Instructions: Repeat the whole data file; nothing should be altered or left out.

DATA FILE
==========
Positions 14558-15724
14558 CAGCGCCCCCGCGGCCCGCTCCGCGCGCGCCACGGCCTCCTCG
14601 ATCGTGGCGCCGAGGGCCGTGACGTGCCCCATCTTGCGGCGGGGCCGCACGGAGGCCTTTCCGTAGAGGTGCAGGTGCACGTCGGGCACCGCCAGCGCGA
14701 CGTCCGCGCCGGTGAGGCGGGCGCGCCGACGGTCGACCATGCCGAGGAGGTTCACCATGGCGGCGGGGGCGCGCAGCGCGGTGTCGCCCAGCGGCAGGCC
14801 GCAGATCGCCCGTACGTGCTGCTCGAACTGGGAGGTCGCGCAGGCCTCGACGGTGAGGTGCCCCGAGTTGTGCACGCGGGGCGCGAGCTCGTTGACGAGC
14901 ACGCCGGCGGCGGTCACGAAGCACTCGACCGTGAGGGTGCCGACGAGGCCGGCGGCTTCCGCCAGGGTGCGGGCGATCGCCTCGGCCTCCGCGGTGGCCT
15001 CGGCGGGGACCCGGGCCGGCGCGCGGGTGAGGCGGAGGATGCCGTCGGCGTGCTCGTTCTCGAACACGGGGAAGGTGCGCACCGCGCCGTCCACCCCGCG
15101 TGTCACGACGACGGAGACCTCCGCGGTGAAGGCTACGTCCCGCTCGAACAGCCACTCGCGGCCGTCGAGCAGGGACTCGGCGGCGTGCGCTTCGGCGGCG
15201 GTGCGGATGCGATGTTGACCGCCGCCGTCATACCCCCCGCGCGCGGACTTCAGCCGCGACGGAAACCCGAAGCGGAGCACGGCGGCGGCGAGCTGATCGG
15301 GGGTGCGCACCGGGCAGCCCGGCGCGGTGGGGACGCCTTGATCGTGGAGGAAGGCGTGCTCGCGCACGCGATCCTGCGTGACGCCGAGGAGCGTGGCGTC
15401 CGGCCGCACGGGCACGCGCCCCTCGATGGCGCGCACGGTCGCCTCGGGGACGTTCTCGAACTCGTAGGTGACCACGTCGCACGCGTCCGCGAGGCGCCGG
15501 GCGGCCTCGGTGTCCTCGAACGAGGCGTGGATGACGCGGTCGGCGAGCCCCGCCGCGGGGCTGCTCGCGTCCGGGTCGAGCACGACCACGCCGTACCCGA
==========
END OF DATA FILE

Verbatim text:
Positions 14558-15724
14558 CAGCGCCCCCGCGGCCCGCTCCGCGCGCGCCACGGCCTCCTCG
14601 ATCGTGGCGCCGAGGGCCGTGACGTGCCCCATCTTGCGGCGGGGCCGCACGGAGGCCTTTCCGTAGAGGTGCAGGTGCACGTCGGGCACCGCCAGCGCGA
14701 CGTCCGCGCCGGTGAGGCGGGCGCGCCGACGGTCGACCATGCCGAGGAGGTTCACCATGGCGGCGGGGGCGCGCAGCGCGGTGTCGCCCAGCGGCAGGCC
14801 GCAGATCGCCCGTACGTGCTGCTCGAACTGGGAGGTCGCGCAGGCCTCGACGGTGAGGTGCCCCGAGTTGTGCACGCGGGGCGCGAGCTCGTTGACGAGC
14901 ACGCCGGCGGCGGTCACGAAGCACTCGACCGTGAGGGTGCCGACGAGGCCGGCGGCTTCCGCCAGGGTGCGGGCGATCGCCTCGGCCTCCGCGGTGGCCT
15001 CGGCGGGGACCCGGGCCGGCGCGCGGGTGAGGCGGAGGATGCCGTCGGCGTGCTCGTTCTCGAACACGGGGAAGGTGCGCACCGCGCCGTCCACCCCGCG
15101 TGTCACGACGACGGAGACCTCCGCGGTGAAGGCTACGTCCCGCTCGAACAGCCACTCGCGGCCGTCGAGCAGGGACTCGGCGGCGTGCGCTTCGGCGGCG
15201 GTGCGGATGCGATGTTGACCGCCGCCGTCATACCCCCCGCGCGCGGACTTCAGCCGCGACGGAAACCCGAAGCGGAGCACGGCGGCGGCGAGCTGATCGG
15301 GGGTGCGCACCGGGCAGCCCGGCGCGGTGGGGACGCCTTGATCGTGGAGGAAGGCGTGCTCGCGCACGCGATCCTGCGTGACGCCGAGGAGCGTGGCGTC
15401 CGGCCGCACGGGCACGCGCCCCTCGATGGCGCGCACGGTCGCCTCGGGGACGTTCTCGAACTCGTAGGTGACCACGTCGCACGCGTCCGCGAGGCGCCGG
15501 GCGGCCTCGGTGTCCTCGAACGAGGCGTGGATGACGCGGTCGGCGAGCCCCGCCGCGGGGCTGCTCGCGTCCGGGTCGAGCACGACCACGCCGTACCCGA